257.8 252.2 255.0 256.0 -1.8 -0.7

Trade, transportation, and utilities

623.7 649.0 644.1 646.6 22.9 3.7

Information

78.2 79.4 80.0 80.7 2.5 3.2

Financial activities

251.2 248.8 252.0 251.7 0.5 0.2

Professional and business services

477.1 485.8 490.6 502.1 25.0 5.2

Education and health services

380.9 384.1 388.5 388.0 7.1 1.9

Leisure and hospitality

308.3 317.8 321.5 325.0 16.7 5.4

Other services

109.8 114.0 114.0 115.1 5.3 4.8

Government

394.6 395.0 401.3 402.8 8.2 2.1

Detroit-Warren-Livonia, MI

Total nonfarm

1,845.3 1,827.3 1,829.8 1,840.9 -4.4 -0.2

Mining, logging, and construction

51.8 49.9 49.1 51.0 -0.8 -1.5

Manufacturing

226.1 229.8 231.7 233.3 7.2 3.2

Trade, transportation, and utilities

341.9 345.8 342.3 343.0 1.1 0.3

Information

26.8 26.9 26.8 26.8 0.0 0.0

Financial activities

101.5 98.1 98.1 97.7 -3.8 -3.7

Professional and business services

355.0 356.8 356.8 357.8 2.8 0.8

Education and health services

298.8 293.8 297.1 297.5 -1.3 -0.4

Leisure and hospitality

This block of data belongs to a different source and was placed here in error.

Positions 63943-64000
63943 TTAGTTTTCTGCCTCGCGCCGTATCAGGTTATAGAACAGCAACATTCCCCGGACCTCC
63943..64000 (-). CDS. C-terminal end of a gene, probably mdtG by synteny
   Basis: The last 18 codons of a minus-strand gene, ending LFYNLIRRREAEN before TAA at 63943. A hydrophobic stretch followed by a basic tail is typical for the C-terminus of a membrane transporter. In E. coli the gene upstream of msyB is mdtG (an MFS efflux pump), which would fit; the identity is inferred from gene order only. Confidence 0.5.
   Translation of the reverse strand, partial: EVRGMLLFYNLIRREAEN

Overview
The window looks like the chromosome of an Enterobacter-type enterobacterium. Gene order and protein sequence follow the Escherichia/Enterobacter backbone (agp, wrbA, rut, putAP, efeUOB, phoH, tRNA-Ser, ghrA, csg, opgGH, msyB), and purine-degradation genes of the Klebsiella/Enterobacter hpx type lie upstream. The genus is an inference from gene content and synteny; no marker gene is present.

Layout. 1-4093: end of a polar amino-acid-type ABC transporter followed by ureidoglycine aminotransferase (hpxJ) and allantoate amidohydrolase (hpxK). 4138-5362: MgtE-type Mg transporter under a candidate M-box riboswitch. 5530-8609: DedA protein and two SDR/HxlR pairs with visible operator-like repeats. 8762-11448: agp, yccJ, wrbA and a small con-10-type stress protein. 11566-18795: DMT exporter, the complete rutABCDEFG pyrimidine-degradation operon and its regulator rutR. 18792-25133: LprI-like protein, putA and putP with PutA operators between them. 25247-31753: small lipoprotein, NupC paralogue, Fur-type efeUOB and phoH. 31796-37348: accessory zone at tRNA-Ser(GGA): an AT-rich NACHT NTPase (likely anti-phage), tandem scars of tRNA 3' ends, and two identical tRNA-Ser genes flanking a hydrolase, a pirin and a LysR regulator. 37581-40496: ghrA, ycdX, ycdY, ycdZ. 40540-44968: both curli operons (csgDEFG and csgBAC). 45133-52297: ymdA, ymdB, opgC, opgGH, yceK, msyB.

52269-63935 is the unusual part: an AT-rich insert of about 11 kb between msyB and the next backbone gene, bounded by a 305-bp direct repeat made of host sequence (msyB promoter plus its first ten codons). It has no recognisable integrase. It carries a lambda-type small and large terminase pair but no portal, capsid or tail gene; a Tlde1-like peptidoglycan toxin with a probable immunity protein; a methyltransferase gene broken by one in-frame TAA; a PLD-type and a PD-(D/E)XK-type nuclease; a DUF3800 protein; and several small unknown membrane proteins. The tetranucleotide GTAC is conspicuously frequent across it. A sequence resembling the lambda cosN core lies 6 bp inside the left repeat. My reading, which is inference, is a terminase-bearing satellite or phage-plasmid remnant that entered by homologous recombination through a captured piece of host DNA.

174.2 165.4 163.9 168.4 -5.8 -3.3

Other services

77.2 75.9 76.1 76.8 -0.4 -0.5

Government

192.0 184.9 187.9 188.6 -3.4 -1.8

Houston-Sugar Land-Baytown, TX

Total nonfarm

2,767.1 2,806.7 2,828.3 2,847.2 80.1 2.9

Mining and logging

104.1 107.5 108.0 109.3 5.2 5.0

Construction

188.7 188.6 197.7 194.5 5.8 3.1

Manufacturing

249.5 256.3 255.9 256.4 6.9 2.8

Trade, transportation, and utilities

555.4 570.3 567.1 575.7 20.3 3.7

Information

31.8 32.6 32.6 32.7 0.9 2.8

Financial activities

140.7 139.6 140.7 142.2 1.5 1.1

Professional and business services

424.1 427.1 428.9 432.6 8.5 2.0

Education and health services

334.6 338.7 340.0 341.5 6.9 2.1

Leisure and hospitality

267.4 272.5 275.5 277.8 10.4 3.9

Other services

98.1 99.9 100.0 100.6 2.5 2.5

Government

372.7 373.6 381.9 383.9 11.2 3.0

Los Angeles-Long Beach-Santa Ana, CA

Total nonfarm

5,526.7 5,587.1 5,623.3 5,645.7 119.0 2.2